The Anglican and Catholic churches say proposed Tasmanian voluntary assisted dying legislation "normalises suicide" and "threatens the lives of the vulnerable".
The Office of Parliamentary Counsel is drafting legislation to be introduced into the Legislative Council next year by the independent member for Mersey Mike Gaffney.
Anglican Dean of Hobart the Very Reverend Richard Humphrey said there was no "more serious ethical decision" for Parliament to consider than that raised by the proposed legislation.
He said the sanctity of life was "not simply a religious statement, it is a foundational marker of the legal framework of our society".
"To legalise assisted suicide is in direct contradiction to our cornerstone value of protecting human life," Reverend Humphrey said.
"Legalising euthanasia is assisted suicide and so 'normalises' suicide.
"This conflicts with the public health message conveyed through suicide prevention programs."
Reverend Humphrey said vulnerable people would be at risk from voluntary assisted dying legislation.
"No matter what safeguards are in place, evidence shows us that vulnerable people in our society are at risk when legislation permits the premature ending of life," he said.
In a statement the Catholic Church said the legislation was "fundamentally incompatible with the Catholic faith".
"There is simply no clear way of legislating for euthanasia and assisted dying that does not fundamentally threaten the lives of the vulnerable in our society," the church said.
"This is a serious concern for Tasmanians, as the state has the largest and fastest growing older population in Australia, and the highest prevalence of people living with disability of any state or territory."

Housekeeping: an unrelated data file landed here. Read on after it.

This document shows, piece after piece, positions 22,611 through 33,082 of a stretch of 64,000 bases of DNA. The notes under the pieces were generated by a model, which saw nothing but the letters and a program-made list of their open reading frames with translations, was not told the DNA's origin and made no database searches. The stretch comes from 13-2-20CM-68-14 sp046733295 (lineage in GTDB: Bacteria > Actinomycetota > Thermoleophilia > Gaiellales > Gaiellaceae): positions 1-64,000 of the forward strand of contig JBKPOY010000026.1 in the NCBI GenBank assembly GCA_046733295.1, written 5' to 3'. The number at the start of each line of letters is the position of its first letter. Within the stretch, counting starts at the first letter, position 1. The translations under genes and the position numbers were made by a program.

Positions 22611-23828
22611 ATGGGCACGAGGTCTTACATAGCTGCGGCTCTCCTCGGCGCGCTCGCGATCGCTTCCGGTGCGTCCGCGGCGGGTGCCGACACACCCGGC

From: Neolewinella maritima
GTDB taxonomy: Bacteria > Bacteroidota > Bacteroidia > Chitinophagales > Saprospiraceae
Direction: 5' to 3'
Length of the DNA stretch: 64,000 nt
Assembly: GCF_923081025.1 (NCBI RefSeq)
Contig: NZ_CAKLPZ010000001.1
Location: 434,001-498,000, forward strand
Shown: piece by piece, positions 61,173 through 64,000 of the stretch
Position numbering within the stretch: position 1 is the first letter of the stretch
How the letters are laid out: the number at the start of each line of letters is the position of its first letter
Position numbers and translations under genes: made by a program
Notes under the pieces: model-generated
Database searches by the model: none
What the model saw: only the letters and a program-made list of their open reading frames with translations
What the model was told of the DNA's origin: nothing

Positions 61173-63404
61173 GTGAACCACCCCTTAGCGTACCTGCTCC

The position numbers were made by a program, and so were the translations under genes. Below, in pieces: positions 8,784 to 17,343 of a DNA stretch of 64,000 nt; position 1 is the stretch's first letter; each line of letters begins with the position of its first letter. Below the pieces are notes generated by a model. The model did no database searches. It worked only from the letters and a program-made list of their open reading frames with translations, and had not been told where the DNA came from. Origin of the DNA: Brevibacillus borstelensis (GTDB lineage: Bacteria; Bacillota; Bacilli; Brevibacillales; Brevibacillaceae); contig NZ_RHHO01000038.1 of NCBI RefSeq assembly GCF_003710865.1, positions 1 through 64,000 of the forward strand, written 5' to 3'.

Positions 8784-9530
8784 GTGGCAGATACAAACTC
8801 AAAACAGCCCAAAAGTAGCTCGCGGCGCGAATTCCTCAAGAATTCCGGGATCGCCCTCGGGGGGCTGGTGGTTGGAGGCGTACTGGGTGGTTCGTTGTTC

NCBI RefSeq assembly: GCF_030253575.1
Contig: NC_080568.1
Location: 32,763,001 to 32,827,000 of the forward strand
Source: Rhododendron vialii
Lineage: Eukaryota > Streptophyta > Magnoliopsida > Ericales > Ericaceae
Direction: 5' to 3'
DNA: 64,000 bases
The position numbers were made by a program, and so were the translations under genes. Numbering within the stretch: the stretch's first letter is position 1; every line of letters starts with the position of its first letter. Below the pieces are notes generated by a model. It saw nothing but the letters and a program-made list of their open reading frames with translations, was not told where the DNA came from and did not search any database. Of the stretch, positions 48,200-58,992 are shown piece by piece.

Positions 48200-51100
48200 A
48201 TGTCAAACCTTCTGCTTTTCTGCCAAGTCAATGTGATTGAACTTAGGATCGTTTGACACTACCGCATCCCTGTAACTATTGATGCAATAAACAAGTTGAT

The church said people's suffering and pain should be "relieved in a way consistent with the dignity and sanctity of human life".
"The Church supports the role of palliative care which is oriented to caring for, and accompanying, a dying person and his or her carers in the final phase of life, upholding that person's dignity and respecting his or her spiritual, physical, emotional and social needs," the statement said.
Both the Liberal and Labor parties will give members a conscience vote on the legislation.
If it is passed in the Legislative Council it will go to the House of Assembly where the last vote in 2017 was lost 16 votes to eight.
Independent Clark MHA Madeleine Ogilvie said she would "carefully consider" any bill.
"I have also made a commitment to ensure all law reform is well consulted," Ms Ogilvie said.
"I think it is important to note that should this issue come before the House of Assembly, it would likely be a conscience vote. In that circumstance my personal vote is one of 25 and the issue would be decided on the majority as it has been in the past."